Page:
In the theory and practice of interstate relations there were major contrasts between Hindus and Muslims. Since the Later Vedic period the former had looked on warfare as a legitimate exercise of power and on battle as good in it- self, if fought according to righteous traditions and rules of combat. Notwith- standing Aśoka's exhortations to nonviolence and despite the pacific tendencies of Buddhism and Jainism, strife was common, increasing in frequency from the 8th to the 12th century, especially in the second half of that period, owing to the multiplicity of regional and local kingdoms. A humane and chivalrous ethic, however, discouraged such ruthless aspects of war as the slaughter of noncom- batants and captives, the sacking of cities, and the wanton destruction of prop- erty. Further, victory did not normally result in complete annexation of the con- quered realm or involve integration and restructuring of political and economic institutions. Hindu ideology thus encouraged empire-building yet inhibited de- velopments that might lead to a stable, long-lasting imperial system. The failure of Hindu resistance to the Muslims, who were not restrained by dharmic tradi- tions and rules of war, was in no small measure due to the Hindus' conservative military system. Additionally, their strategy and tactics were outmoded, and their weapons, armor, and horses were inferior to those of their opponents. Finally, their political system made it difficult to forge a durable concert of powers for the purpose of common defense. Despite the foretaste of Muslim hostilities pro- vided by Mahmūd of Ghaznī, the Hindus failed to recognize the very existence of a Turkish menace from the northwest. For their part, the Turks, animated by the pursuit of wealth and territory and the sense of religious mission, showed a willingness to retain those features of the Indian political system that contrib- uted to the consolidation of their power.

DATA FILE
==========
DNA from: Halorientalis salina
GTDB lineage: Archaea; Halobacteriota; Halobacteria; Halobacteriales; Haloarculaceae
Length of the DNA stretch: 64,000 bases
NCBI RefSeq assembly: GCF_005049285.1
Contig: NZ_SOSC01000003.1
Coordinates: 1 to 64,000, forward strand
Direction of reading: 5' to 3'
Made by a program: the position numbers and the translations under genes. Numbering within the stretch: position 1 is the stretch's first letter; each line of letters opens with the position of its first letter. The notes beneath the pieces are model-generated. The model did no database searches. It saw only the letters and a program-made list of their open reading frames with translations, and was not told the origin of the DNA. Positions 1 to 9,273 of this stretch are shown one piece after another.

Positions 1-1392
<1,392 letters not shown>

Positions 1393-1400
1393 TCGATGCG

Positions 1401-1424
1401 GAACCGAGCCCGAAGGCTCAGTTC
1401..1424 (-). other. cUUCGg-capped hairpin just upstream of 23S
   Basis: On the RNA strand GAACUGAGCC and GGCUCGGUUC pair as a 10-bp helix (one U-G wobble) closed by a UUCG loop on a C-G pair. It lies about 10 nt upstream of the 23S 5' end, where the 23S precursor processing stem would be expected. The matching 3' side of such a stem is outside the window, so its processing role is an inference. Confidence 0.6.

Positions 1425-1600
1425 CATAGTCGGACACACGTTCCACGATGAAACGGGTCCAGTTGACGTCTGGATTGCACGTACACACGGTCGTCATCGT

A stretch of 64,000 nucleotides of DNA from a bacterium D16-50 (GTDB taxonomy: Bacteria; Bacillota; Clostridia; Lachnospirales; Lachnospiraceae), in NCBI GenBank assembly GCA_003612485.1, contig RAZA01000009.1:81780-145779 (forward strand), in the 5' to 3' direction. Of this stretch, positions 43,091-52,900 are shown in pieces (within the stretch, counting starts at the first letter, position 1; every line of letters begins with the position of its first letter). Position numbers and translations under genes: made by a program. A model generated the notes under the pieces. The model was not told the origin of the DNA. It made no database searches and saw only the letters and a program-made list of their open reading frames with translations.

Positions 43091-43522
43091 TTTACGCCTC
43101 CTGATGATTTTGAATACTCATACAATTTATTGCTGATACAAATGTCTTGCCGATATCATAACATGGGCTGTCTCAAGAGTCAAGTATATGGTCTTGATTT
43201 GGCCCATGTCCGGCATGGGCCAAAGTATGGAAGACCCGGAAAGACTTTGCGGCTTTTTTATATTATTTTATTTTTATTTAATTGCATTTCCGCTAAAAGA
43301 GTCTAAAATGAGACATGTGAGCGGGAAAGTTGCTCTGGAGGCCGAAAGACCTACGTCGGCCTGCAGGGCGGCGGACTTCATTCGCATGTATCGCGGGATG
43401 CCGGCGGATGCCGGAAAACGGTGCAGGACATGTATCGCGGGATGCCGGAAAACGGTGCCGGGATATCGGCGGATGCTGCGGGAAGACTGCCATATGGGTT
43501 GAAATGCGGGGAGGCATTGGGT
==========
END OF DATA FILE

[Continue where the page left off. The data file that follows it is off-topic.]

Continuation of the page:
Though the impact of Islam on Hinduism was at first relatively slight, its effect on South Asian Buddhism was profound. Some of the principal areas of Buddhist strength were precisely those that fell early to Islam. Elsewhere, a by-product of the raids into northern India was the destruction of a number of important Bud- dhist monasteries, as far east as Nālandā, around which the religion was orga- nized. South Asian Buddhism, already in decline in the face of a vigorous revival of Brahmanical Hinduism, never recovered from these blows.